One of the world’s best female swimmers, Russia’s Yuliya Efimova, is facing a two-year disqualification after samples taken during preparations for a series of important competitions last November and December tested positive for the banned substance DHEA (dehydroepiandrosterone).
Efimova said in her explanatory letter addressing the results that she had been taking a food supplement that turned out to contain the popular performance-enhancing drug.
The test resultd mean that it will be very difficult for her to avoid a two-year disqualification, which is the standard penalty in such cases. According to international sporting rules, the first offence is punishable by two years' disqualification. after a second, the athlete is banned for life.
Efimova has refused to comment until her Sample B is tested in a month’s time. Experts doubt, however, that the Sample B results will clear the Russian swimmer.
“When a substance such as DHEA is found in blood, in 99 percent of the cases, the finding is confirmed by Sample B,” Russia’s first Olympic swimming champion Galina Prozumenshchikova told RBTH.
“I am sorry to say this, but based on previous experience, Efimova is very unlikely to avoid a two-year disqualification. Yuliya is a great swimmer. I don't understand why she felt that she needed to take a banned substance. This is a major blow for Russian sport. She could have won two or three gold medals at the Rio Olympics in 2016. But now, we may never know.”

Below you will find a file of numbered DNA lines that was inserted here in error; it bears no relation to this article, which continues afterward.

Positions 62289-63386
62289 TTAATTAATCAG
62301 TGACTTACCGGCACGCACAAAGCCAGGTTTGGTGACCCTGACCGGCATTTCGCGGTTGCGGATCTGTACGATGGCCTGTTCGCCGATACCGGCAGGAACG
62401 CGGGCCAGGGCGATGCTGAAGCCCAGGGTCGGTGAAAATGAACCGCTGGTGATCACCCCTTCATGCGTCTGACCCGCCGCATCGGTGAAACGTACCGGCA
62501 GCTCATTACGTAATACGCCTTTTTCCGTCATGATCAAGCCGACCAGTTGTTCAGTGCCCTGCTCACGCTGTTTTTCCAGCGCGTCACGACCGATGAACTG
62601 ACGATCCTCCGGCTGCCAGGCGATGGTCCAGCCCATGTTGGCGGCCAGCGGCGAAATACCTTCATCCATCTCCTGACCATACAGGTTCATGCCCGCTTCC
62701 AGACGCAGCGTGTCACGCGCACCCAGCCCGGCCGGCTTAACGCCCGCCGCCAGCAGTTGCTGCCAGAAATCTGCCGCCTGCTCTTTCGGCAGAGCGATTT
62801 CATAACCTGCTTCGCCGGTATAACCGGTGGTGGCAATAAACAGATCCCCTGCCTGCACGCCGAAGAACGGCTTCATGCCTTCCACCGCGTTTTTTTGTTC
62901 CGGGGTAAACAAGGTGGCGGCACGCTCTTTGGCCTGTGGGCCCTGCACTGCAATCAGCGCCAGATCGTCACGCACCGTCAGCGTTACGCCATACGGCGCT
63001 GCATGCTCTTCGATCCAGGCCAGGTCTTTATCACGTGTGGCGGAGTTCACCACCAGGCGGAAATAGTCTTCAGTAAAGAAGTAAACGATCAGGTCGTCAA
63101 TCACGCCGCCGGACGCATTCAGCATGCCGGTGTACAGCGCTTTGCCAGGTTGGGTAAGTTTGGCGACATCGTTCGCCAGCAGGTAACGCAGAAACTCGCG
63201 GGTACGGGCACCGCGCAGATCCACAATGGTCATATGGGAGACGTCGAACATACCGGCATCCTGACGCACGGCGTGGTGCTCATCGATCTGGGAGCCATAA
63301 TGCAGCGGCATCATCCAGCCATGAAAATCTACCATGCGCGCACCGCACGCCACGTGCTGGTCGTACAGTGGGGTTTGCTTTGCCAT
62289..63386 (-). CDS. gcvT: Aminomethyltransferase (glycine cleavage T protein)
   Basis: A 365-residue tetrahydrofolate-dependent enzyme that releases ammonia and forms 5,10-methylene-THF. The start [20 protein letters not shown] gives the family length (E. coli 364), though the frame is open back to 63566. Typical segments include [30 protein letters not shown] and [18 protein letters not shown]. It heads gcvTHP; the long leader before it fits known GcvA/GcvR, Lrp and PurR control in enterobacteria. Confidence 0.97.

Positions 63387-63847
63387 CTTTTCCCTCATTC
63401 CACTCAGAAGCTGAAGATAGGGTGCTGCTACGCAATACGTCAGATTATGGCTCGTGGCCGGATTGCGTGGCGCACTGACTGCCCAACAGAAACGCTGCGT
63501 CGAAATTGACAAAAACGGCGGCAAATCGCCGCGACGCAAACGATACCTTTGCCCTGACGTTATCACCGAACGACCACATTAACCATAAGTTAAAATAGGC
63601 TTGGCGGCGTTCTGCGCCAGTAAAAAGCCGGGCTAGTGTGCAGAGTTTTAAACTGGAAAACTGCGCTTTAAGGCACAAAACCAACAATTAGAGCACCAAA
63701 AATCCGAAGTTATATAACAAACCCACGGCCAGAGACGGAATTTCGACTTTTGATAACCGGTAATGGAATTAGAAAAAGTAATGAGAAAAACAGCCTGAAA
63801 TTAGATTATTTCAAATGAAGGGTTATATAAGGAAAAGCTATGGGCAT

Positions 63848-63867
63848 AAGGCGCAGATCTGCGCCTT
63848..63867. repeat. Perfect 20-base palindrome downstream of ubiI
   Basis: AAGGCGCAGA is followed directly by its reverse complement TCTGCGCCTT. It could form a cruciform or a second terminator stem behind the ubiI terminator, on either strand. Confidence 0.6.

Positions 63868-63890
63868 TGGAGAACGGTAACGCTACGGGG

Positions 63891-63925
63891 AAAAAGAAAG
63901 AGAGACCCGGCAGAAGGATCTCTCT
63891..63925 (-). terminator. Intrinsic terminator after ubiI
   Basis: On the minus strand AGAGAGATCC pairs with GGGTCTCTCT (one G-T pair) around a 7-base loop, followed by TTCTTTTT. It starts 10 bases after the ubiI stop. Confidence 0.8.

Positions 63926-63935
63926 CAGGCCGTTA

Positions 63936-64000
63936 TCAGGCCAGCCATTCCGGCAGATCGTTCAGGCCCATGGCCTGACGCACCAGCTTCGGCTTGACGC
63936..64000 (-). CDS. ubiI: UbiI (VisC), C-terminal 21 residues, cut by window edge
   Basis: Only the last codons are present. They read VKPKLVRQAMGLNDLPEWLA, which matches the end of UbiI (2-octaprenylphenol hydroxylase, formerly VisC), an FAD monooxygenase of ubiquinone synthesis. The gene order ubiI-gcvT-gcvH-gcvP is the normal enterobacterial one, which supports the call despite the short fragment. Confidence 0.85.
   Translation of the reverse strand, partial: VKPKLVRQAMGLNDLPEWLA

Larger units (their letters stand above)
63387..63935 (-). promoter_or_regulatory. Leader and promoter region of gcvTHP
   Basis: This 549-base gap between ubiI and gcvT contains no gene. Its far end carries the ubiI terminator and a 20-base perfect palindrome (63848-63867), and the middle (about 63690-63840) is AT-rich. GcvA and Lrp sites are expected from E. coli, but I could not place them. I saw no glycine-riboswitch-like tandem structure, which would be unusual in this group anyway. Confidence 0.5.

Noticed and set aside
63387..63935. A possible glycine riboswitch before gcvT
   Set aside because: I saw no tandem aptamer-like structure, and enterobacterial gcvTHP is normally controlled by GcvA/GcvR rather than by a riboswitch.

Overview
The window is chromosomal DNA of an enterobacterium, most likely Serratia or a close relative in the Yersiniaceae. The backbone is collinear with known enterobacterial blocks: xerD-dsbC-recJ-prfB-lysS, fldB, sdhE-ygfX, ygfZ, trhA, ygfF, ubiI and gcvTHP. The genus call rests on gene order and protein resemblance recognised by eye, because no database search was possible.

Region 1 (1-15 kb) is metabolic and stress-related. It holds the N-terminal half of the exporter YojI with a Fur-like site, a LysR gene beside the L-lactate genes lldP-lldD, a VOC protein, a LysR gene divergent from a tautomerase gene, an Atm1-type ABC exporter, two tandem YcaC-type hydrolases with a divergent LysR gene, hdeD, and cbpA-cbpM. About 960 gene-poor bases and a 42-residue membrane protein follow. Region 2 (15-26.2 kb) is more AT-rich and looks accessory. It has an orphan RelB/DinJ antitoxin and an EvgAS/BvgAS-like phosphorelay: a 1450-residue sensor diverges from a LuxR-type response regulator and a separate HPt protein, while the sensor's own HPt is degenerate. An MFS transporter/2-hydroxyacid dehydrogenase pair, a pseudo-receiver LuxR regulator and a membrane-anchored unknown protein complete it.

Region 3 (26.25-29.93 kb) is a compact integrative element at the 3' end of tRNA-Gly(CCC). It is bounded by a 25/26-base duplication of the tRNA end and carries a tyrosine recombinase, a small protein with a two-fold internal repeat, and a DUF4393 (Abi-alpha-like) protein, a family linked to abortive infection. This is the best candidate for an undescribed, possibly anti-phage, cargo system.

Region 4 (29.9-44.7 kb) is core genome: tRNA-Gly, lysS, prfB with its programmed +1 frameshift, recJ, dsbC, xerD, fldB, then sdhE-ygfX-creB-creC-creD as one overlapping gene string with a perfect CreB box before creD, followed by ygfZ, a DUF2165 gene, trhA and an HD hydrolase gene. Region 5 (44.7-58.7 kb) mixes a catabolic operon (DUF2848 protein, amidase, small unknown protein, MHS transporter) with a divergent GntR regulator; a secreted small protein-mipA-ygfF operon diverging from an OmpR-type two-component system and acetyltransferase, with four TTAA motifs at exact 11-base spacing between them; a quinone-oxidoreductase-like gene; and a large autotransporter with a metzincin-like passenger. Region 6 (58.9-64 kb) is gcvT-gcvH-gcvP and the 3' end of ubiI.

Meanwhile, Dmitry Volkov, the advisor to the president of the Russian Olympic Committee, said Efimova may have been framed.
“I know of about a dozen cases when food supplements advertized as perfectly safe led to doping charges," Volkov said.
“I would like to hope that this is just a misunderstanding. I know Yuliya's American coach, David Salo. I am confident that he is very careful about his athletes’ pharmacological regimen. He would not have allowed Efimova to take any banned substances. Maybe someone had deliberately put something in her food without her knowledge. In the swimming sport, this is called doping terrorism. Let us hope for the best. We would all hate to lose such a great athlete."
After her victory at the 2013 World Championship, Efimova gave a series of scathing interviews in which she accused the leadership of the Russian Swimming Federation of unprofessionalism and obsolete methods. She was also at the time full of optimism about her training program in the United States.
Efimova’s former coach, Irina Vyatchanina, said the Russian athlete’s decision to move to the United States was a big mistake.
“When she left for the States, I wrote a letter to the president of the Russian Swimming Federation and to the chief coach,” Vyatchanina said.
“I was asking them, where are we sending this kid? Three of the swimmers her new coach had trained have been caught taking banned substances! And now the same thing has happened to her as well. There are many other Russian athletes training in the United States. I sincerely hope they will all avoid such humiliation. Yuliya's American coach has tried to break the technique we had taught to her. But she stuck to her usual style, and it delivered results. I don’t understand her motives. Now all the great results she had achieved will be put into question."
Efimova is a three-time world champion and a three-time European champion. She has won seven gold medals in Europe in a 25-meter pool, and took the bronze at the London Olympics. She also won four gold medals at the World University Games in Kazan last summer.